My generation has witnessed a vast change in the way we see whales. When I was born, in 1958, Britain was still a whaling nation. Ships would arrive in my hometown of Southampton laden with processed whale oil and meat, destined for margarine, plant fertiliser and pet food.
As I grew up, in the 1960s, attitudes changed. Our eyes were opened to the slaughter of cetaceans in the Southern Ocean and elsewhere. At its peak, this cull far surpassed that of the 19th-century industry commemorated by Herman Melville in Moby Dick. In one season alone, 1960-61, more whales died than in 150 years of Yankee whaling: 74,365 animals, one tenth of the total death toll for the 20th century. The blue whale, the fin whale, the grey whale, the right whale and the humpback – the largest creatures that have ever lived on our planet – all came to within a hair's breadth of extinction.
Out of that horror came a new voice – the whale's. More than anything else, it was Roger Payne's 1967 recording of the mating calls of the humpback – a fluting, sonorous threnody for its species – that sensitised the world to what was happening. Payne is perhaps the one person who most directly affected the fate of the whale. The album, The Song of the Humpback Whale, made the charts, and in the process became the emotive soundtrack to the Save the Whale campaign of the 1970s.
Save the Whale. It's a phrase which became hackneyed with overuse, a pejorative shorthand for liberal consciences. How appalling, then, that in the year 2010, it should be pressed into service again, to fight the whaling nations: Norway and Iceland, who exempted themselves from the 1986 moratorium instituted by the International Whaling Commission (IWC), and Japan, which hunts whales under the guise of "scientific research".
I am completely torn by this week's events in Morocco, where talks broke down. In my heart, I agree with those who have embraced the news that this year's negotiations of the IWC have broken up, and that the moratorium would not be lifted (as the US proposed in a desperate attempt to break the impasse). Yet reason says something else. If we do not exert some kind of new control, the whalers will be able to go on with their slaughter unrestrained. Membership of the IWC is voluntary, and the ban was only ever intended to be temporary. Japan, which has been assiduously buying the votes of nations with no interest in whaling (only in the aid Japan offers in turn), will continue to press its case, having invested millions of dollars in its campaign. Geoffrey Palmer, New Zealand's Commissioner at the IWC, has proposed a year-long cooling off period. In the meantime, more whales will die.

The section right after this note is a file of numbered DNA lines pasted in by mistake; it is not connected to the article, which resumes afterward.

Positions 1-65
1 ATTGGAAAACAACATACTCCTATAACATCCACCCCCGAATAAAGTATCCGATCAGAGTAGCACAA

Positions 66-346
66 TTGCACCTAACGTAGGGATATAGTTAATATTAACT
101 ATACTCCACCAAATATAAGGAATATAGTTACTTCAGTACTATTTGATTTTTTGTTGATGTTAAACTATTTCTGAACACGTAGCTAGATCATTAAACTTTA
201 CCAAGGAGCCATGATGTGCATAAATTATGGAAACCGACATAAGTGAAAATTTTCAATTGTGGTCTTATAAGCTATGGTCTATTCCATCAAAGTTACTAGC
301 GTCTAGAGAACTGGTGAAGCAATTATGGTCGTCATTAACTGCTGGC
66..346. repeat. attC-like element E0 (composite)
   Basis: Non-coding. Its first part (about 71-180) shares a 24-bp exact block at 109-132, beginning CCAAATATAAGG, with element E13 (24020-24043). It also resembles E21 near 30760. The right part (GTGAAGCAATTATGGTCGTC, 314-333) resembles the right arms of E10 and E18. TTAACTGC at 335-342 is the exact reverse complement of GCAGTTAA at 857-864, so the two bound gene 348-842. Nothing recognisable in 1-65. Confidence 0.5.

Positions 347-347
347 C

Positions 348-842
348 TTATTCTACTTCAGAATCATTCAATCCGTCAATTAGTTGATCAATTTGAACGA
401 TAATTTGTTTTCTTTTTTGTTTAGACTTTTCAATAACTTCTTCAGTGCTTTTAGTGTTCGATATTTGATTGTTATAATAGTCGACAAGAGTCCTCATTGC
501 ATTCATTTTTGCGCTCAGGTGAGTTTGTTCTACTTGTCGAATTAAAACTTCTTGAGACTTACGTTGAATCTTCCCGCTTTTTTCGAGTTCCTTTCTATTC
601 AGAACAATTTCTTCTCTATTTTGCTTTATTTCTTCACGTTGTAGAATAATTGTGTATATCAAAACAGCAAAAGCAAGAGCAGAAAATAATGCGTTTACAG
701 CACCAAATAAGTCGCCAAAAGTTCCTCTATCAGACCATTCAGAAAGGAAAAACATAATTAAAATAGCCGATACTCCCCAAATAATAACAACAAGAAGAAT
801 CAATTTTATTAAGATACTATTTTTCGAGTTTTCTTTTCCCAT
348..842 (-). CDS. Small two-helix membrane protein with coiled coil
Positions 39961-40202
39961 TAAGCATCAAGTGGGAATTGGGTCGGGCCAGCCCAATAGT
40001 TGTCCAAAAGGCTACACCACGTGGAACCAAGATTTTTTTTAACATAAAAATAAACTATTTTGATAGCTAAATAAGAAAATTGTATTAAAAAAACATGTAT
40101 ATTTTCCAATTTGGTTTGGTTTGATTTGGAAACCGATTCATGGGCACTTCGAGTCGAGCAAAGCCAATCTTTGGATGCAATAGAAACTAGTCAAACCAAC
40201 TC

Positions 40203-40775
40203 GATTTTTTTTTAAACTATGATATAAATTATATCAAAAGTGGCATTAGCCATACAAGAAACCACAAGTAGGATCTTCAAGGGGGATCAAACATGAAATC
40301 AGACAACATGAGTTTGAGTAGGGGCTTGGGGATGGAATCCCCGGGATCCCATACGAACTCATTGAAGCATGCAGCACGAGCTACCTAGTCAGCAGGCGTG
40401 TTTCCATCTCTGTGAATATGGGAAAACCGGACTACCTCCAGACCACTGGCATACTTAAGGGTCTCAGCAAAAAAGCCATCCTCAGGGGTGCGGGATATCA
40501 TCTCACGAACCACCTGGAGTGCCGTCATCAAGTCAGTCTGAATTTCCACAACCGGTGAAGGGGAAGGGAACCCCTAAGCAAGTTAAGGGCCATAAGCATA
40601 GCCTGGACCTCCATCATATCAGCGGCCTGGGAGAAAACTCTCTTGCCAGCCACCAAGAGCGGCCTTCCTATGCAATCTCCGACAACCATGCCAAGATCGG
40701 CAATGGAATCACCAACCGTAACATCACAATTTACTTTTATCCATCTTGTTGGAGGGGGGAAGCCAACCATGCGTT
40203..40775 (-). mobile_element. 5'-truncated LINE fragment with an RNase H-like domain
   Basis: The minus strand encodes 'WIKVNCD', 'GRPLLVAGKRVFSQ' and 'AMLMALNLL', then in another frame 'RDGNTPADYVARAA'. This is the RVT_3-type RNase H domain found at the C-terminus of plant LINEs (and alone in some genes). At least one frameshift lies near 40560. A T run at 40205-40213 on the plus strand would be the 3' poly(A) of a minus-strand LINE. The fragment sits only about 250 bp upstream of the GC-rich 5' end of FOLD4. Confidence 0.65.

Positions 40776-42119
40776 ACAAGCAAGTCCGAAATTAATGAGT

We stand at a crossroads for cetaceans. We see the fragile existence of these animals as a barometer of ecological threat. As symbols of an endangered world, they evoke, and provoke, anthropomorphism on a scale equal to their size and supposed intelligence. To some this is so much New Age mush.
But if you have been confronted, as I was, with a gigantic female sperm whale in the waters off the Azores, her sonar clicks scanning my body as I hung there in the ocean, you might believe otherwise. What do you say when a creature that big (and possessed of the largest brain of any animal alive) comes close enough to touch, then turns to look you directly in the eye? It is a gaze suffused with sentience. Scientists such as Hal Whitehead, of Dalhousie University in Nova Scotia – who has worked on sperm whales for three decades – now believe that these animals create complex social structures, using those brains whose highly developed neocortices indicate the capability for communication, tool use and even abstract thought.